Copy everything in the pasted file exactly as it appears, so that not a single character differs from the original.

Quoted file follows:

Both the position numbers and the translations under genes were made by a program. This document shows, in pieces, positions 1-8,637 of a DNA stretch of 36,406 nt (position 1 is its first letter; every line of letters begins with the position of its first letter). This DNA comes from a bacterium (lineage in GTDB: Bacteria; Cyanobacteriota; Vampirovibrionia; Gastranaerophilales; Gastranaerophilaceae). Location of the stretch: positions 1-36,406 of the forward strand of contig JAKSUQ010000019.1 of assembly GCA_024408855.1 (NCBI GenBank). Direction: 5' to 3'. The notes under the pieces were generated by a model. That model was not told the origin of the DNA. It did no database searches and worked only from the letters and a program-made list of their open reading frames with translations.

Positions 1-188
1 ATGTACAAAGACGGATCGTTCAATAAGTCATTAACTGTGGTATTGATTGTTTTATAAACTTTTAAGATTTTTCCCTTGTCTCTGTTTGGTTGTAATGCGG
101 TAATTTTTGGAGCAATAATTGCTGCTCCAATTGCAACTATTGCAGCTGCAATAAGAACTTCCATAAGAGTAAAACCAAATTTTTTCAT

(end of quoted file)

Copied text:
Both the position numbers and the translations under genes were made by a program. This document shows, in pieces, positions 1-8,637 of a DNA stretch of 36,406 nt (position 1 is its first letter; every line of letters begins with the position of its first letter). This DNA comes from a bacterium (lineage in GTDB: Bacteria; Cyanobacteriota; Vampirovibrionia; Gastranaerophilales; Gastranaerophilaceae). Location of the stretch: positions 1-36,406 of the forward strand of contig JAKSUQ010000019.1 of assembly GCA_024408855.1 (NCBI GenBank). Direction: 5' to 3'. The notes under the pieces were generated by a model. That model was not told the origin of the DNA. It did no database searches and worked only from the letters and a program-made list of their open reading frames with translations.

Positions 1-188
1 ATGTACAAAGACGGATCGTTCAATAAGTCATTAACTGTGGTATTGATTGTTTTATAAACTTTTAAGATTTTTCCCTTGTCTCTGTTTGGTTGTAATGCGG
101 TAATTTTTGGAGCAATAATTGCTGCTCCAATTGCAACTATTGCAGCTGCAATAAGAACTTCCATAAGAGTAAAACCAAATTTTTTCAT